Writing (about) Time: Thoughts Concerning Temporal Play in Contemporary Narratives

I am currently participating in a graduate course ENG5010 Contemporary American Literature at Eastern Illinois University. I earned my MA in English in 2001, but living in a university town has allowed me to make numerous connections, especially within the English education department. I have earned enough credits over the past years to top out on the school district pay scale. I now take courses of personal interest, such as last semester’s book review course, or courses that will benefit my teaching. This current class meets both criteria. I love multiple point of view and/or multiple timeline narratives and some of the novels would be wonderful additions to the curriculum.

Part of classroom participation is to write academic posts to share through our class Blogger site. I have included links to both the homepage and to my post for the week. This week’s novel was How the Garcia Girls Lost Their Accents. As I noted in my introduction, I had read the novel years ago, but I did not remember that it was told in a reverse chronological order with flashbacks sprinkled throughout.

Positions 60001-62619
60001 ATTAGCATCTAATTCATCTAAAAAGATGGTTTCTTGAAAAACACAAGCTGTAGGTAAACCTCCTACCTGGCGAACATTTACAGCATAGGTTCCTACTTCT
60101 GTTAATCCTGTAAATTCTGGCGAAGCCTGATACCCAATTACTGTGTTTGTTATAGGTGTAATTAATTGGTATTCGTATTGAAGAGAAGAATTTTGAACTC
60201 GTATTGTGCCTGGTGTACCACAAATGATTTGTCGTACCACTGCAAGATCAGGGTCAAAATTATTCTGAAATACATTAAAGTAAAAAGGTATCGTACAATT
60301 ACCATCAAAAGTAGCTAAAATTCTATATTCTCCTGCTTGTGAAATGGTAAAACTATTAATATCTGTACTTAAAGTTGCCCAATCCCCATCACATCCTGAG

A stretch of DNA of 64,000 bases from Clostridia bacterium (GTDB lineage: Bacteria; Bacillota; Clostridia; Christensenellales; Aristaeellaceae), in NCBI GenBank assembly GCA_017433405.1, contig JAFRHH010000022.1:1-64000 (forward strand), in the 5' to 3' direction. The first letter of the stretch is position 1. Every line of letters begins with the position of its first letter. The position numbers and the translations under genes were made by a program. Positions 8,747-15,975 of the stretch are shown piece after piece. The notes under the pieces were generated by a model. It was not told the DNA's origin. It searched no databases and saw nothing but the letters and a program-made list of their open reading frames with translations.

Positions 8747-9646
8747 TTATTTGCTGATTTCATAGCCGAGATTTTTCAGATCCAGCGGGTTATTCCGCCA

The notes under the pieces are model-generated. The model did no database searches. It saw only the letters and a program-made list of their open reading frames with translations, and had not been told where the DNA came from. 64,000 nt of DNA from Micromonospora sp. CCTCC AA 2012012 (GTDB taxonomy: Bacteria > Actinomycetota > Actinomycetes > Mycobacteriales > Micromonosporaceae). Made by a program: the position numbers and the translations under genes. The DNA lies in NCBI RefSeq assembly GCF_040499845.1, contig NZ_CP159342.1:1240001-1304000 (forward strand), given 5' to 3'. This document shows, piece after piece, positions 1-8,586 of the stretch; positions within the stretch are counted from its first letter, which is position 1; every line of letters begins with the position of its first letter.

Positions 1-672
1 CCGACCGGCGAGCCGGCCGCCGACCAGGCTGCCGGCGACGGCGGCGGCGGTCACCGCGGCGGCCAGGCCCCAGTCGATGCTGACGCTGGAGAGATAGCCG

My contention is that readers will miss the important clues about the girls language and identity if the novel is read quickly without attention to detail or if it is simply read once. To understand why and how the girls are the women that they are in 1989, the reader needs to reflect by reordering the chronology.

Please feel free to link to our ENG5010 blog to read my post or any of my classmates’ and feel free to share your thoughts. (Just an FYI, as academic posts, these are longer than many typical informal blog posts.)

Home page: http://temporalplay.blogspot.com/2016/01/exploring-narrative-time-collection-of.html

My post: http://temporalplay.blogspot.com/2016/01/how-garcia-girls-lost-their-accents-and.html

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